The Air Force—and Defense Department overall—will still need a fresh appropriations bill if the two-year budget deal negotiated by Sen. Patty Murray (D-Wash.) and Rep. Paul Ryan (R-Wisc.) becomes law. The Senate is expected to take up the budget plan this week, following the House, which approved the legislation last week. The plan offers the Pentagon some relief from budget sequestration, but doesn’t obviate the need for a spending bill to address the remainder of Fiscal 2014. The Senate is also slated to debate the compromise version of the Fiscal 2014 defense authorization bill this week; the House passed it last week. If that bill becomes law, there’ll still be the need for the new spending bill to fund the dollar levels set for Fiscal 2014 in the authorization legislation, service spokeswoman Ann Stefanek told the Daily Report on Dec. 16. The current continuing resolution, the appropriations legislation that’s been funding the federal government since the partial government shutdown in October, expires in mid-January. “If we don’t get an appropriation, we will need another CR,” said Stefanek. The Air Force has already submitted its Fiscal 2015 budget proposal to the Office of the Secretary of Defense, and plans the public rollout of its Fiscal 2015 spending request in February based on its current numbers, she said.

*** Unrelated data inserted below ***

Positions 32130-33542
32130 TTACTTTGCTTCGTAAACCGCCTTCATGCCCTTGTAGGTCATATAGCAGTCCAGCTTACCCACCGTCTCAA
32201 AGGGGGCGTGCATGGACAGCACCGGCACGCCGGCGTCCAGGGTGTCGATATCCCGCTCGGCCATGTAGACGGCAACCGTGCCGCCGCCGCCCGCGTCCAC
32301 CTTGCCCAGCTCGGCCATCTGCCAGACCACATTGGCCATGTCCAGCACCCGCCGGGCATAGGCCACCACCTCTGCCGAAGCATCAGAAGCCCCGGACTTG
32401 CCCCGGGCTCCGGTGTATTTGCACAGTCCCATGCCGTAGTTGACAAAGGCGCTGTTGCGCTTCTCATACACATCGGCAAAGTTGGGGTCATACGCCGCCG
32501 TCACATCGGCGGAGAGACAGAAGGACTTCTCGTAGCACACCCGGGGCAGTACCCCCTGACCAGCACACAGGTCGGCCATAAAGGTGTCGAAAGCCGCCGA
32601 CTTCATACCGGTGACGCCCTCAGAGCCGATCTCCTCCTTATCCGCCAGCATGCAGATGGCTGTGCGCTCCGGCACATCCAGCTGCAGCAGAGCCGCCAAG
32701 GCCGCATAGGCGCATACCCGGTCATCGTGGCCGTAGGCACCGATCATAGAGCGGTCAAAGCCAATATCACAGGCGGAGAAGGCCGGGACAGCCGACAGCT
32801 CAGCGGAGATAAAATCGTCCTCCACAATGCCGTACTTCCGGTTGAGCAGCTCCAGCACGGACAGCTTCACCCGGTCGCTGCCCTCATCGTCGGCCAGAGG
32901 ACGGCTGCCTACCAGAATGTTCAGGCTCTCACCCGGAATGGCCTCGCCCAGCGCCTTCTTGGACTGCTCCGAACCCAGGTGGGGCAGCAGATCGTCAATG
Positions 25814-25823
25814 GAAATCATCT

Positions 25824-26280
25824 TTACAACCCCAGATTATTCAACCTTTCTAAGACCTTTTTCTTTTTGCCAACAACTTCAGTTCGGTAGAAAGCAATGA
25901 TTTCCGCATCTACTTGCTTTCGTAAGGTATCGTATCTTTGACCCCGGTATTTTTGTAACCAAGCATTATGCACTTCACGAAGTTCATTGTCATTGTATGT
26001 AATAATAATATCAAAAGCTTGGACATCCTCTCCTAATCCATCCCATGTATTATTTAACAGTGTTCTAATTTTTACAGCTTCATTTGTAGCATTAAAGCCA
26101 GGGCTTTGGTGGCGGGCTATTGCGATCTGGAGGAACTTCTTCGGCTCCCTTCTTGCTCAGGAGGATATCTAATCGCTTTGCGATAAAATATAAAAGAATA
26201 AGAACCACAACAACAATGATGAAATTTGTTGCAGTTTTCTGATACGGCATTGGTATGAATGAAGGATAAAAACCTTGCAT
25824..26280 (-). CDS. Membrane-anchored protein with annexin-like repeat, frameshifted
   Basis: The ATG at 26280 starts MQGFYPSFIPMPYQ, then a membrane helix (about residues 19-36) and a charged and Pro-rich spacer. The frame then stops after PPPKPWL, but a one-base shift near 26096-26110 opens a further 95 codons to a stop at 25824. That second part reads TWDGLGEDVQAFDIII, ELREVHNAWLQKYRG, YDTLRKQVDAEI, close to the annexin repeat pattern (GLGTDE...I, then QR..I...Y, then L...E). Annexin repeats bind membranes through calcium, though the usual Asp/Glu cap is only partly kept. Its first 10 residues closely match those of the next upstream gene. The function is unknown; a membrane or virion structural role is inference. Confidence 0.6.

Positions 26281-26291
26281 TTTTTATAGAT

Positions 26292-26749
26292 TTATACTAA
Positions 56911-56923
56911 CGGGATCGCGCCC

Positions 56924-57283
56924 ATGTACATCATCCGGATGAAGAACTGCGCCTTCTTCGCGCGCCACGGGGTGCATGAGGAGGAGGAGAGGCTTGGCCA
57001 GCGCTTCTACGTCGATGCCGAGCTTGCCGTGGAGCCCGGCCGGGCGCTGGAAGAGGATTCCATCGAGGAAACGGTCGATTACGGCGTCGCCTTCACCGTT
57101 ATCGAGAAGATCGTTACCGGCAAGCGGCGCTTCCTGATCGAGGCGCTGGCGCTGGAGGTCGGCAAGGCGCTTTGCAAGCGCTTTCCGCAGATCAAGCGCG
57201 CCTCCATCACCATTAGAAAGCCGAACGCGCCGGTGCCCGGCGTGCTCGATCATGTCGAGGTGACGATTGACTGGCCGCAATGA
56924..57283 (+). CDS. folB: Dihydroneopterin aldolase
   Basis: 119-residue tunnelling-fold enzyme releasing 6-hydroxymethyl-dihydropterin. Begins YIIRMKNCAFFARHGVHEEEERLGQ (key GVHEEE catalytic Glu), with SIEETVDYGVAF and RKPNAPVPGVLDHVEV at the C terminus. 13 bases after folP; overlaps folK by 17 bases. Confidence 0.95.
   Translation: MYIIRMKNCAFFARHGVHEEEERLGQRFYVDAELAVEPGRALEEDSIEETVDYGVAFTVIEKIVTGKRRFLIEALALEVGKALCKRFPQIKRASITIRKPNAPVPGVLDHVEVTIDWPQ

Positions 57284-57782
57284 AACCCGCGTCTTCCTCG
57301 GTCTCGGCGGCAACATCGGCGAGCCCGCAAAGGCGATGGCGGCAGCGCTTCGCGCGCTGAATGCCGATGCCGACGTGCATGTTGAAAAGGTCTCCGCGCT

The White House announced its United States Space Priorities Framework in a document released concurrently with Vice President Kamala Harris' first National Space Council meeting. Listed among five U.S. priorities is to “defend its national security interests from the growing scope and scale of space and counterspace threats.”